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We shall also examine the question of the extent to which Lawrence in his non-fictional writings anticipated and approximated the central ideas in contemporary gender theory.“is a term for the social, cultural and historical construction of sexual difference” (110).We do not wish to suggest that Lawrence shares all their concerns but he would probably have agreed on most of the central issues raised by contemporary feminists.
This set of hierarchically arranged roles of men and women are constituted by the “heterosexual matrix” which is at work within the patriarchal culture.
The feminists of the seventies and later had challenged and rejected this way of mythologizing women’s “nature” and they had formulated their own theories of gender.
The child enters the gendered space when it separates itself from its mother, with the result that its sexual desire is thus formed.
In Freud’s view, the male child forms a strict and strong super-ego by repressing his desire for the mother.
It is this super-ego which gives him greater access to culture. She first identifies herself with the mother and her drives are focused on the “clitoris,” the penis substitute.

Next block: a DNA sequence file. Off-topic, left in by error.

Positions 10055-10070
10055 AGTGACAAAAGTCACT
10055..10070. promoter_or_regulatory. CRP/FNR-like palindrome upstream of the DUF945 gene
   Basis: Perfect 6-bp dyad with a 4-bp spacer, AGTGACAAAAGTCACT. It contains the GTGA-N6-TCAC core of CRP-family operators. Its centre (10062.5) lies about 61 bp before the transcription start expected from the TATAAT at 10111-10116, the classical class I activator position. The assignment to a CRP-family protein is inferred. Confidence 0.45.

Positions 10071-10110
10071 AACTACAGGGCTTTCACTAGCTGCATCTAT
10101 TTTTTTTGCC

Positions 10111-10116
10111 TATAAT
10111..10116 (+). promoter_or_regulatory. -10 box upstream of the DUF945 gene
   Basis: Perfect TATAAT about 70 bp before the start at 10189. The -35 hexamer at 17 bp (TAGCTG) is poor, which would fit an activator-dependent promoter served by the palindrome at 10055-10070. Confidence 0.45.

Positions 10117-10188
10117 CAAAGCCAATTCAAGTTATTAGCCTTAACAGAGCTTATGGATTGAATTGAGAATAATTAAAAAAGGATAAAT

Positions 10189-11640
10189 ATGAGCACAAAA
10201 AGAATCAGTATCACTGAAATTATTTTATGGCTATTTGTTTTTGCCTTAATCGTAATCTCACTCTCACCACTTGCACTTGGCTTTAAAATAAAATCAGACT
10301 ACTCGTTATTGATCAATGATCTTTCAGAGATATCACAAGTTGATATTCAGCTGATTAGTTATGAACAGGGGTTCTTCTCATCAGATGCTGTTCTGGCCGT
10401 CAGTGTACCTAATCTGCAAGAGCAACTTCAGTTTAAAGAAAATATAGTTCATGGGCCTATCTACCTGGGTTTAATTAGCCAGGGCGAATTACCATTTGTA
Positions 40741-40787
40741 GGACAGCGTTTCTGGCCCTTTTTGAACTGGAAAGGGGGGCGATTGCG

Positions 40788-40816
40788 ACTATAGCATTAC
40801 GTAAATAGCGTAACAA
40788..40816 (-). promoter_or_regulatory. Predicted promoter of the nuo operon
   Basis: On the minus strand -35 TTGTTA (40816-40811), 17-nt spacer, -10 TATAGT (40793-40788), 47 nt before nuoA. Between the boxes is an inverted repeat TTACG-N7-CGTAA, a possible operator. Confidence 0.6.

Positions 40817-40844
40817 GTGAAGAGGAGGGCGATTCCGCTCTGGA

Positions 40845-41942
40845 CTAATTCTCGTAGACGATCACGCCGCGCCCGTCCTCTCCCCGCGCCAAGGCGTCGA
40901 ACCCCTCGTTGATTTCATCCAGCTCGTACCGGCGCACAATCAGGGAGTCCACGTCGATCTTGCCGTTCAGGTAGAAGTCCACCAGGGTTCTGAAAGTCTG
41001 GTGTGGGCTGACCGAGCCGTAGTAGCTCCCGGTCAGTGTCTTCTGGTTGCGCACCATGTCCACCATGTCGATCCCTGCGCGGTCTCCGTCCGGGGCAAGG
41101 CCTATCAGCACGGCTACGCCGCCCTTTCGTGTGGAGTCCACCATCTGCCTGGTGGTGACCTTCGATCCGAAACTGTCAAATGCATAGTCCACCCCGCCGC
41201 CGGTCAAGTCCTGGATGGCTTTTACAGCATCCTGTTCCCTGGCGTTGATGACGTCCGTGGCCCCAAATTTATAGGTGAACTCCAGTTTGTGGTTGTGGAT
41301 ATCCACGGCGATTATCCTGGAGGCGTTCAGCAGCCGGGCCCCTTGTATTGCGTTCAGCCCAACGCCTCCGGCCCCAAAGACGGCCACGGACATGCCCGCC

Subsequently she develops self-hate and resentment towards the mother when she discovers that she has no penis.Lawrence had died in 1930, long before the emergence of these new theories of gender.Yet from such a historical distance, Lawrence had shown his awareness of what the central issues of contemporary gender studies are.Rather he points to the leakiness of the watertight compartments of the male and the female.For Lawrence, a child is born sexed, it acquires maleness or femaleness after puberty and receives the standard of gender from the culture in which he/she lives.Feminists from the 1960s and the 1970s had stressed the distinction between biological “sex” and socially constructed “gender.” They had argued that gender operates as a set of hierarchically arranged roles in society for men and women.Men are associated with the spheres of labour, sport and physical combat and the public sphere in general whereas women are associated with the sphere of home where they are to play twin roles as mother and as the object of male desire.But they have restricted their discussions to Lawrence’s fiction.Here we here shall explore the relation, if any, between Lawrence’s attitude to gender as formulated in his non-fictional writings and that of contemporary feminists.Even more so is the fact that it is in a later novel that such an uncertainty and tenuousness of gender is fictionally posited.This aspect of Lawrence’s conception of gender has also been pointed out by Janet Barron: “In Alison Light’s phrase, this is an attempt at “ungendering” and Lawrence did consistently try to develop the female point of view, however provocative the results at times” (Brown 19).